Tales from the Trail

Then came social issues and ‘morality’…

RTR2CNMS_Comp-150x150The Tea Party’s November victories and the ensuing Republican drive for spending cuts are in large part the result of a political strategy that focuses tightly on fiscal and economic matters, while minimizing rhetoric on moral questions and social topics. But for how much longer can Republicans keep a lid on the culture war?

The 2012 presidential race, though lacking in declared GOP candidates, may be about to pry open a Pandora’s box bearing the name of social issues that have long divided Republican and independent ranks. And such an occurrence could work against the interests of fiscal conservatives, just as the GOP girds itself for a showdown with Democrats over spending cuts and the debt ceiling later this spring.RTXXP42_Comp-150x150

Former Pennsylvania Senator Rick Santorum, one of those Republicans who are running for president without actually running for president, tells NBC’s Today show that social conservatism is what built America and made it strong.

And if a recent NBC/Wall Street Journal poll shows 65 percent of GOP primary voters preferring candidates who focus more on the economy and the deficit, and less on social issues?   ”I think we can walk and chew gum at the same time,” he replies.

Even the battle of the budget shows signs of becoming a Republican morality fight.

U.S. illegal immigrant tally drops by 1 million on poor economy

The number of illegal immigrants living and working in the shadows in the United States dropped to 10.8 million in January last year, from a high of 11.8 million two years earlier, as the U.S. economy faltered, according to a U.S. government report.


The study by the U.S. Department of Homeland Security, which was released earlier this month, found that the “number of unauthorized residents declined by 1.0 million between 2007 and 2009, coincident with the U.S. economic downturn.”

The report, which drew on DHS and Census Bureau figures, found that unauthorized immigrants from Mexico accounted for 6.7 million of the total, followed by 530,000 migrants from El Salvador, 480,000 from Guatemala and 320,000 from Honduras.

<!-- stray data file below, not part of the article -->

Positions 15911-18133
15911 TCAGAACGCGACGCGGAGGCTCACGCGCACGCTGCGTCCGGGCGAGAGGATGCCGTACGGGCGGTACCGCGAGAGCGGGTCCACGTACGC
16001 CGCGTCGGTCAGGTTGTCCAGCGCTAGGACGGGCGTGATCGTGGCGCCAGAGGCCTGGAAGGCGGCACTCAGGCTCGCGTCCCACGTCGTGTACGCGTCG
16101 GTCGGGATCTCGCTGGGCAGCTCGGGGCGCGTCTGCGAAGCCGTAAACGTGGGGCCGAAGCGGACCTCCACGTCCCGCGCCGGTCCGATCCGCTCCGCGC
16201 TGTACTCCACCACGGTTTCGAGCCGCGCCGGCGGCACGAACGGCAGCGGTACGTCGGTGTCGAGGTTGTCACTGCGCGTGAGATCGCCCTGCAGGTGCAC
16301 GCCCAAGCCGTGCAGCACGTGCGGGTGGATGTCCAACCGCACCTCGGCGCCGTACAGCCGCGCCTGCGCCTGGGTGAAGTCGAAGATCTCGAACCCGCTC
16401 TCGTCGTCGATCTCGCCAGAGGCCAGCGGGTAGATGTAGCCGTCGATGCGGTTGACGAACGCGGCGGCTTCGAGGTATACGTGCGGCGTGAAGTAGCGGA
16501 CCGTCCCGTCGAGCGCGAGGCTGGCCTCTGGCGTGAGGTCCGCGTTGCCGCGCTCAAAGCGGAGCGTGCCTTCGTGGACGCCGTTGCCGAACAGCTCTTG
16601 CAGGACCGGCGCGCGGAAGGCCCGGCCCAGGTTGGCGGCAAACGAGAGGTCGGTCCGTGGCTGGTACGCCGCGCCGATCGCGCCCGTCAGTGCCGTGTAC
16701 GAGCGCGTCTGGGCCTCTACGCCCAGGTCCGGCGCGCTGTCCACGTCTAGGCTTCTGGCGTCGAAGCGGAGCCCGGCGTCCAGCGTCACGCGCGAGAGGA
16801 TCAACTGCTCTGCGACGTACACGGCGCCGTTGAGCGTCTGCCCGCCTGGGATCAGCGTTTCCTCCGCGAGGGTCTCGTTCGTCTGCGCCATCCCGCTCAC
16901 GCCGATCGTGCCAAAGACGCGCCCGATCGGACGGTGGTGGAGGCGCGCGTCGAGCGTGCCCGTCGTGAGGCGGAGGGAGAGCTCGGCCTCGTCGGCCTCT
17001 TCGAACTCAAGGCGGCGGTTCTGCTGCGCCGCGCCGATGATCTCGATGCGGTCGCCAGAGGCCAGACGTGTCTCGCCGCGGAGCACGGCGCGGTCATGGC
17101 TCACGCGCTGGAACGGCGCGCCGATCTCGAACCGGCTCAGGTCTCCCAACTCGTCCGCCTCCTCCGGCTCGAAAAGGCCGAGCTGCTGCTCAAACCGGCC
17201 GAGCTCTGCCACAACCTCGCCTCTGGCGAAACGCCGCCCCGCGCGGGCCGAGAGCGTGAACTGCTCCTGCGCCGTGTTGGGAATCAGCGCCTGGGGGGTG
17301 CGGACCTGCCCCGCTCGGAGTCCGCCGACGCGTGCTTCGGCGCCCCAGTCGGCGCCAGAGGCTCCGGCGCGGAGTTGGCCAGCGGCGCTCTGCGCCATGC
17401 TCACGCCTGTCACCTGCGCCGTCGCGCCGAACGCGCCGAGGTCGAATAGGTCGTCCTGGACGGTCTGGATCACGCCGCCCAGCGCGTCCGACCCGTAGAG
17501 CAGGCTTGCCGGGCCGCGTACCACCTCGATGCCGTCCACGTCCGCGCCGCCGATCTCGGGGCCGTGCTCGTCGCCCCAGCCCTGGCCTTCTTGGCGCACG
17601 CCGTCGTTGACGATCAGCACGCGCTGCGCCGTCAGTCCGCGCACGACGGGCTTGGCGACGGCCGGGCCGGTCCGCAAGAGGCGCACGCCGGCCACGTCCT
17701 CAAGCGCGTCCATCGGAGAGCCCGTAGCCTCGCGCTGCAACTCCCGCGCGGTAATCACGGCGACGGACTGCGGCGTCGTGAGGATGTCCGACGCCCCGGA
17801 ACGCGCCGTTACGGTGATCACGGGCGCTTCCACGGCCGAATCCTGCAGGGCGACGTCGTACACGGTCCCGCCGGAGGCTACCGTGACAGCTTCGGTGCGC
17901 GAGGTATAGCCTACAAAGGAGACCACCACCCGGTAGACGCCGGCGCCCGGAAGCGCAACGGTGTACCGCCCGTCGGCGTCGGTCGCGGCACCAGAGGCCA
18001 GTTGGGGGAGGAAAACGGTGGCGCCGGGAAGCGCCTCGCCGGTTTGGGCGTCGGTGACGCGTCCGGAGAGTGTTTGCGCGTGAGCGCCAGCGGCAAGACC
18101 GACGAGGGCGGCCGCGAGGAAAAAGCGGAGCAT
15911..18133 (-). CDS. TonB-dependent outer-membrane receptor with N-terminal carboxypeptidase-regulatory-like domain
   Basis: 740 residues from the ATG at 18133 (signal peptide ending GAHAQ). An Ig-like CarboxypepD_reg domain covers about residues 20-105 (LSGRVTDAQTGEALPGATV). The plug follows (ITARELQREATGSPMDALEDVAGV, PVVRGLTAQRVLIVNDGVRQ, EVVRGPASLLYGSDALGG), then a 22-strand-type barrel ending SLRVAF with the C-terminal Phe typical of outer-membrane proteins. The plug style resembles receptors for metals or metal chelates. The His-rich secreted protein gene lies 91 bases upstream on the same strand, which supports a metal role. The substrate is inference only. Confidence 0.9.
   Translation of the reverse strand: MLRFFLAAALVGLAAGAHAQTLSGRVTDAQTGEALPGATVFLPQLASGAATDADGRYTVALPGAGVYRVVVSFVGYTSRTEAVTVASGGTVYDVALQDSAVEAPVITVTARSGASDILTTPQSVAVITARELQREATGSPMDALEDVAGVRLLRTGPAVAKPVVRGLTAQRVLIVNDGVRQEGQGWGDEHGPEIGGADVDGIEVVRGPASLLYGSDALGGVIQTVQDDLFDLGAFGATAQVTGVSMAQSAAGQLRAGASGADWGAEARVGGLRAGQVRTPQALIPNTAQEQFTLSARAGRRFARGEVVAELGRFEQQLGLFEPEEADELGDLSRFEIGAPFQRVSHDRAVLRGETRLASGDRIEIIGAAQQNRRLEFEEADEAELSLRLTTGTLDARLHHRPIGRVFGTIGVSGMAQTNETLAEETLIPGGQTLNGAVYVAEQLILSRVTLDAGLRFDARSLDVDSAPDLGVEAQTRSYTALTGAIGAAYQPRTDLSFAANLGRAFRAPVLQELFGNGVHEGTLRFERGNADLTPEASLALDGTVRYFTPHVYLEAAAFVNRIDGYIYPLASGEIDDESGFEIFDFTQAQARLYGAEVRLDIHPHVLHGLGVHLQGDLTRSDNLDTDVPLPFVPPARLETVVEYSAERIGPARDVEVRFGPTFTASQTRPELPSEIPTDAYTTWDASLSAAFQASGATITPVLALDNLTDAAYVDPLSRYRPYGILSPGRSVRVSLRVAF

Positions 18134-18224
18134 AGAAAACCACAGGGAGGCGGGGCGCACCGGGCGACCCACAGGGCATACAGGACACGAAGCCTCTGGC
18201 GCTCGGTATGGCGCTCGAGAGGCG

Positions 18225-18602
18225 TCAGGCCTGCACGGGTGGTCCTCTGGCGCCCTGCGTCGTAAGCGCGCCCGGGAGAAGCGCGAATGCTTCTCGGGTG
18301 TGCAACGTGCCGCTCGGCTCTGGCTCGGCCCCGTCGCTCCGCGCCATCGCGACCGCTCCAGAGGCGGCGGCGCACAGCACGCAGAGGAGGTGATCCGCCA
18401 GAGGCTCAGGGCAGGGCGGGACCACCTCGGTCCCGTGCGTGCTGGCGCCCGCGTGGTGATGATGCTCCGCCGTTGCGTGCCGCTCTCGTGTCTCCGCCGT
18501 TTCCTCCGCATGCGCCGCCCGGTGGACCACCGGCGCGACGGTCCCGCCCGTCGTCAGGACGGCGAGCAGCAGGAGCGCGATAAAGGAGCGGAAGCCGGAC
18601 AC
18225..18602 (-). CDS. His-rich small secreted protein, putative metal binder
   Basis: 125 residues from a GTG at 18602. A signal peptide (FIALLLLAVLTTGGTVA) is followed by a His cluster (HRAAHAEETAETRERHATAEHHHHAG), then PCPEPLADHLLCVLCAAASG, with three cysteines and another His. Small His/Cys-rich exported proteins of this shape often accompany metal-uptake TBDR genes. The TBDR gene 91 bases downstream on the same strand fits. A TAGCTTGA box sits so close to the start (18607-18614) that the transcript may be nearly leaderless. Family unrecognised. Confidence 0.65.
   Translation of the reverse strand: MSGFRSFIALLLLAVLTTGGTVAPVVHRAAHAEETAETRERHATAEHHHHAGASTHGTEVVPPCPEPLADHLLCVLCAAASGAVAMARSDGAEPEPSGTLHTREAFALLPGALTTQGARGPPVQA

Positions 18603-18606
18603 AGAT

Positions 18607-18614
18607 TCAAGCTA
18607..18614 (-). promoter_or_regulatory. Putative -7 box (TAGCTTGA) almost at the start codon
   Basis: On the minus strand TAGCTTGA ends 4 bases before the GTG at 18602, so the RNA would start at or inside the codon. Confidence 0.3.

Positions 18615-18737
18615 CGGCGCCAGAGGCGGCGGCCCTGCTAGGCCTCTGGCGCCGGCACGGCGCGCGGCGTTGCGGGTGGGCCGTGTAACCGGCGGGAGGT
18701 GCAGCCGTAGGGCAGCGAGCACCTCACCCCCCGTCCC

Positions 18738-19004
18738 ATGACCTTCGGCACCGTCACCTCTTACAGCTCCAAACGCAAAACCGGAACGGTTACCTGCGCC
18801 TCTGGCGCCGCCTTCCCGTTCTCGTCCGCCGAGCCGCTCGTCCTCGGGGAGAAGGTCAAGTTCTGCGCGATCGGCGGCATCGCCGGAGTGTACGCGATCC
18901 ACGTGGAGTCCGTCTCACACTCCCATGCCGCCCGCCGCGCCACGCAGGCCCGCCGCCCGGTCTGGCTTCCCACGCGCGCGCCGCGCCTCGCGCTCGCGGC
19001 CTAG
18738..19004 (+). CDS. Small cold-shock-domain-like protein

The complicated question of Haiti’s orphans

HAITIThe devastation caused by Haiti’s earthquake has extended to some of its youngest and most powerless victims: orphans awaiting clearance to join adoptive families in the United States.

The U.S. government has already said it will allow orphaned children from Haiti to come to the United States temporarily for needed medical treatment, and on Wednesday expanded its effort.

Now three departments — State, Homeland Security and Health and Human Services — say they’ll join together to deal with what is a complicated question, according to Homeland Security Secretary Janet Napolitano.

Obama admits security “screw up,” but some wonder who’ll pay

President Barack Obama may have hoped to limit the political fallout from last month’s attempted bombing of a Detroit-bound airliner by admitting there was a “screw up.” Will firings follow? Some think Obama’s unusually sharp rhetoric raises the odds that heads will roll.

One such observer is U.S. Rep. Peter King, an influential New York Republican.
“If the situation is as bad as the president says it was, as far as so many dots not being connected, so many obvious mistakes being made … I would think once the president set that stage, that to show that he’s serious, someone will have to go now,” King told ABC’s Good Morning America.

But the top Republican on the House Homeland Security Committee says he can’t tell which official should pay because the Obama administration hasn’t let Congress know who did (or didn’t) do what, when.

The First Draft: Will U.S. Ban Air Passengers with Swine Flu?

The answer is a resolute ‘no.’